What the Parenting Books Don't Tell You: It's OK to Feel Ambivalent About Your Kid
I know. You spend months and months pregnant, waiting for your baby to arrive. Maybe it even took you like three years of fertility treatments to conceive, and you had five miscarriages. Or hey, maybe you paid your life savings to adopt a child from another country and then you also had to wade through a bunch of international bureaucratic bullshit just to do the one thing you wanted to do most: become a parent.
You’re supposed to fall in love with your child, right? At first sight? There’s supposed to be lots of bonding and happy gooey feelings. Except sometimes there’s not. You may feel ambivalent about your child and your role as his or her parent.
And that is totally fine, even if you went through a lot of heartbreak of the emotional and/or financial kind to become a parent. Many parents do not immediately fall in love with their children, and some of them even kind of resent them at times. Surprise!
Not bonding immediately with your kid is totally normal. You know what else is normal? Wishing you were still pregnant instead of dealing with this baby who seems to cry every 90 minutes for no apparent reason. Wanting your own mom to swoop in and make everything better when your baby cries. Having “what was I thinking” moments. Not being sure if you like this whole mom thing. Missing your grown-up time before it became all-baby-all-the-time.
Look at it this way: You brought a total stranger into your home, and even if that stranger is an adorable little helpless baby, it’s going to take some time to adjust. Not only do you have to take some time to get to know each other, but bringing a new person into the mix changes the dynamic of your home.
Babies can change the way you relate to the other adults, children, and pets in your house. It’s new energy. Maybe everything will blend together seamlessly, or maybe you will wonder why you thought you wanted to do this parenting thing.
My friends had their second child a few years ago, and I still remember their response when I asked them what it was like having two children: “Pure hell.” That is an actual quote, and they were completely serious, too, in a refreshingly honest way.
There was no sugar coating it, like Oh well, we’re tired but we just love our little family soooo much that it more than makes up for the lack of sleep! No, they said how they felt -- and they felt like they were in hell. I mean, of course they loved their kids, but also having two of them was hell.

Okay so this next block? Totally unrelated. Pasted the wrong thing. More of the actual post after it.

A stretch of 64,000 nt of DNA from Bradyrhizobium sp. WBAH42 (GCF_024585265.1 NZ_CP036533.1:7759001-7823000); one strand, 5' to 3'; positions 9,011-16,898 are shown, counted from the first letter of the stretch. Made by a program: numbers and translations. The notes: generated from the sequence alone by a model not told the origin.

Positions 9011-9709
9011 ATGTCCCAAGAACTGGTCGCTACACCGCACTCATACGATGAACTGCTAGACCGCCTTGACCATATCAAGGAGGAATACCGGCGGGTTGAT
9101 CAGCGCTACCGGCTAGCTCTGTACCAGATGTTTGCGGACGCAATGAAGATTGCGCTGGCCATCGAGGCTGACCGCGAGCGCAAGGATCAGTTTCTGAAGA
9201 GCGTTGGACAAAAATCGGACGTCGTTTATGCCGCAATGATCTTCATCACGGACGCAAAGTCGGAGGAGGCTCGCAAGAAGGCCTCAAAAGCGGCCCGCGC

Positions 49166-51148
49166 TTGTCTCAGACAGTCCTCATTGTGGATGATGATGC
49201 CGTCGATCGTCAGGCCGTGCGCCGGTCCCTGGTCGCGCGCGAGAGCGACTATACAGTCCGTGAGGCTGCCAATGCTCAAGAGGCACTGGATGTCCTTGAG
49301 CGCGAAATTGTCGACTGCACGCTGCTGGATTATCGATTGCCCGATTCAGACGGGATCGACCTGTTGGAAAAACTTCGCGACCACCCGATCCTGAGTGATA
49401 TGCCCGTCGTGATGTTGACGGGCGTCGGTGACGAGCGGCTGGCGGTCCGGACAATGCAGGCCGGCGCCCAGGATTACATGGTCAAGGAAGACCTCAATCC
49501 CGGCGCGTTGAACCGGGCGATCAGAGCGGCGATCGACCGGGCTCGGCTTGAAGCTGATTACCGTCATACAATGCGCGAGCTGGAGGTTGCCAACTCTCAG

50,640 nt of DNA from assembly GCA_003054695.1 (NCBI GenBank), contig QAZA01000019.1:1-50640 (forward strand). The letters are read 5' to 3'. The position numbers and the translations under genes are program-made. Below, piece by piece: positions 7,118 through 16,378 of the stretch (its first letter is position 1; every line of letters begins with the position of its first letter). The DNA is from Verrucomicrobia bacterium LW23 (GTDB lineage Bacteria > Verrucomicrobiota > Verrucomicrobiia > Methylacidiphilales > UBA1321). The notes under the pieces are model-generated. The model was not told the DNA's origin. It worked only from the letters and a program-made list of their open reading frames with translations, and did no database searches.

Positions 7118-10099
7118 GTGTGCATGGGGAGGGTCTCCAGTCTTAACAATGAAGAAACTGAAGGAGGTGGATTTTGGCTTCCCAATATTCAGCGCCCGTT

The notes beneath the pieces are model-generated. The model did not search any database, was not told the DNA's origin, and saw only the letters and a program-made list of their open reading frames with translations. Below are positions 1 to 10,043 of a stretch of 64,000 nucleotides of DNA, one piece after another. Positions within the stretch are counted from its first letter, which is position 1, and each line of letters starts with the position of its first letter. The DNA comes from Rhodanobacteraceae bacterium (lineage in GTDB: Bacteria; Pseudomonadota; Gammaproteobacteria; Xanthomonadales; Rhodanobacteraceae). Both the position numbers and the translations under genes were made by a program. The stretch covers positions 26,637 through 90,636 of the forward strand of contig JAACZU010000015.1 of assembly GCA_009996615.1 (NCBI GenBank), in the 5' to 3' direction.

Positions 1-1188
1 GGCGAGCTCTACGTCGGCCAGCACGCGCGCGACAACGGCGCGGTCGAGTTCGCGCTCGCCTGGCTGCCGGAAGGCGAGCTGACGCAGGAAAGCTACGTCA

What I’m saying is, there is a wide range of normal in parental/child/family relationships, and if you’re worried that you don’t love your new baby enough or you aren’t bonding as fast as you should, don’t worry. Give it time, and it will all fall into place.
So when exactly does it fall into place? Someday. I know that “someday” is not at all helpful and in fact may be a really annoying answer, but I’m not you so I can’t tell you when you will feel things or not. Some people immediately bond with their kids, and for some people the process can take years (I’m not joking).
For me, I felt completely lost right after I had Oliver, and I wanted nothing more than to go back to just being pregnant again, because being pregnant was easy and happy, and being a parent was a harsher reality. But I also loved nothing more than just holding my baby in my arms and looking at him.
And then for a long time, what felt like months, I kind of didn’t know how I felt about this new phase of my life. Or him. I had moments where I felt like I loved him so much I could burst, and other moments where I wondered what I’d gotten myself into. I even imagined what my life would be like if I had NOT had a child -- and yes, sometimes I wished that I hadn’t. And yet at the same time I loved him so much I couldn't breathe when I thought about how much I loved him.
I feel silly saying that now, because of course my kid is the best human being I’ve ever met and I wouldn’t trade him for anything. I love being his mom and I am certain he is the reason I was put on this planet. But it took some time and patience with myself to get this point. And here's another mind-blowing thing: Not all parents feel this way about their kids (and that's OK, too).
So tell me: did you go through a phase of ambivalence after you became a parent? Are you feeling unsure or conflicted about the whole thing right this minute? Do you have an older child and still have moments where you wonder what the hell you've done to yourself? Also, do you want a series of “What the Parenting Books Don’t Tell You” posts? I have oodles of stuff I would love to share with you guys.
Somer is on Twitter: @somersherwood